In designing an outdoor dining area for this home in the Blue Mountains of Pennsylvania, Stephen Shadley wanted to create “a comfortable and covered outdoor dining area focused on an extraordinary view!” The custom dining table is surrounded by vintage Sculptura chairs Woodard. The home’s architecture is by Bohlin Cywinski Jackson.
Photo by David Glomb
Fox-Nahem Associates designed this outdoor space for a Manhattan penthouse, which includes an L-shaped planter for shrubs that doubles as a banquette for the dining table.
Photo courtesy of Fox-Nahem Associates
Kim Alexandriuk designed the outdoor space at this Tuscan-style Bel Air home, which includes sets of wrought-iron lanterns and sconces. A stone console behind the dining table doubles as a buffet.
Photo by Dominique Vorillon
“We wanted to create a cozy spot in the olive orchard and used the warm colors to contrast the green of the trees and the neutral stone of the table and crushed granite on the ground,” Jeffry Weisman of Fisher Weisman says of this Napa Valley, California, dining area. The wrought iron chairs are topped with cushions upholstered in fabric from Perennials.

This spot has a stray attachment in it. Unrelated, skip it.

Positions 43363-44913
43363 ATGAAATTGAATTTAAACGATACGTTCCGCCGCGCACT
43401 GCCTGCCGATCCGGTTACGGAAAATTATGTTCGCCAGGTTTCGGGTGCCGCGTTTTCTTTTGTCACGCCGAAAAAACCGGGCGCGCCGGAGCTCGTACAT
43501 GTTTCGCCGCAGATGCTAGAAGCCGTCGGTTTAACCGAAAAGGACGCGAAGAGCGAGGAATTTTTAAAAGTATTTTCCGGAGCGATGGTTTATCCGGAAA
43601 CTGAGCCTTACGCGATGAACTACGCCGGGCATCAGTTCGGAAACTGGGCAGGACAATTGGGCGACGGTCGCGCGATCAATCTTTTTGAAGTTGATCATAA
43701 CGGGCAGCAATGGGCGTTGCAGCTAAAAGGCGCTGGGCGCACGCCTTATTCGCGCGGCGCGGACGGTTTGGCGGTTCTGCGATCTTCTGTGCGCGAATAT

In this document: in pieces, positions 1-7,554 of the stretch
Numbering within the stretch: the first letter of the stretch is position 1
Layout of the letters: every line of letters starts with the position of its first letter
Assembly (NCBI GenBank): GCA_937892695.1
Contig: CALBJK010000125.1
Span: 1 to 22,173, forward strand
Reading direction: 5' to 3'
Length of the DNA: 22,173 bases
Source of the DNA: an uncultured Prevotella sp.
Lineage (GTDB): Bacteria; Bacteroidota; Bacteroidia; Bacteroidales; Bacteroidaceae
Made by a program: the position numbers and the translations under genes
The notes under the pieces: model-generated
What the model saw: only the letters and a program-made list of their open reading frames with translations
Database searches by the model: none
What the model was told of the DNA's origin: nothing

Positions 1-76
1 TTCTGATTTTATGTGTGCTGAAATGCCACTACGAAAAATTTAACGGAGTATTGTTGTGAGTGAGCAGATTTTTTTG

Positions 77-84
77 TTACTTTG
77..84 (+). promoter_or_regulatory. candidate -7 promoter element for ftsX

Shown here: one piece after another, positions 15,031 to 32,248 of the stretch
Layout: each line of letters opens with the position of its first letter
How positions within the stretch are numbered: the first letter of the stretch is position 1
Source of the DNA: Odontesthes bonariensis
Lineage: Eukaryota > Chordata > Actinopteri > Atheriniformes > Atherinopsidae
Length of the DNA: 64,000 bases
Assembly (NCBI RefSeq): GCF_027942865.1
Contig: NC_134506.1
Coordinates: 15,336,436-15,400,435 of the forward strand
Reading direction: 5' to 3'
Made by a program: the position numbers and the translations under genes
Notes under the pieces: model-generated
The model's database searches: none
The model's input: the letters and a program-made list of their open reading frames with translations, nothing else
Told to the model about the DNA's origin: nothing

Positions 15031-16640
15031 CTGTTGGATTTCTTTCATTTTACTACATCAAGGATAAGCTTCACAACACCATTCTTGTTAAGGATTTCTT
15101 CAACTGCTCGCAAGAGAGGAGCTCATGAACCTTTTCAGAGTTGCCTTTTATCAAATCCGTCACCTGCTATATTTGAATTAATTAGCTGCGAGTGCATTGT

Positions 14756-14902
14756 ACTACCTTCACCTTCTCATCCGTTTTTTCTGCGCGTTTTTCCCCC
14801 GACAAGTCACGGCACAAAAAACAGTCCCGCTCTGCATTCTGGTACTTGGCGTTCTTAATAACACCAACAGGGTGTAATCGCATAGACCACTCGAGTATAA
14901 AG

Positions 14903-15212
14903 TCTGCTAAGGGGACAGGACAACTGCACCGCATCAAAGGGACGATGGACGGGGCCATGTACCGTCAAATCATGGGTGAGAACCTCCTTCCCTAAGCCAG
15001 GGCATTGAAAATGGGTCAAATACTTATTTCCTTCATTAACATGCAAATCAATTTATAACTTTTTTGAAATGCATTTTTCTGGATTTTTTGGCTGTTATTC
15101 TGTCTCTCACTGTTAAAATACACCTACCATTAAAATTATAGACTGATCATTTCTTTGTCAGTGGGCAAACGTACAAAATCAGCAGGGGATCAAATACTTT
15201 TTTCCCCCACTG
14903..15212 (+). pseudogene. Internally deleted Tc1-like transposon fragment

Photo by Grey Crawford
Tucker & Marks was going for a 1920s Mediterranean vibe at this new-build home in California’s Carmel Valley, whose patio features a set of wicker armchairs.
Photo by Matthew Millman
“We set out to create a rooftop oasis in the middle of the city,” Marty Dykas of Studio Dykas says of this Boston penthouse. “Pulling inspiration from the client’s travels through Southeast Asia and the Caribbean, we designed a contemporary space with a bohemian spirit. Earthy tones and natural materials mesh with modern amenities and furnishings to create an urban sanctuary from which to enjoy views of both downtown Boston and the harbor.” A set of Dan Johnson’s Sol y Luna chairs are pulled up to the teak dining table.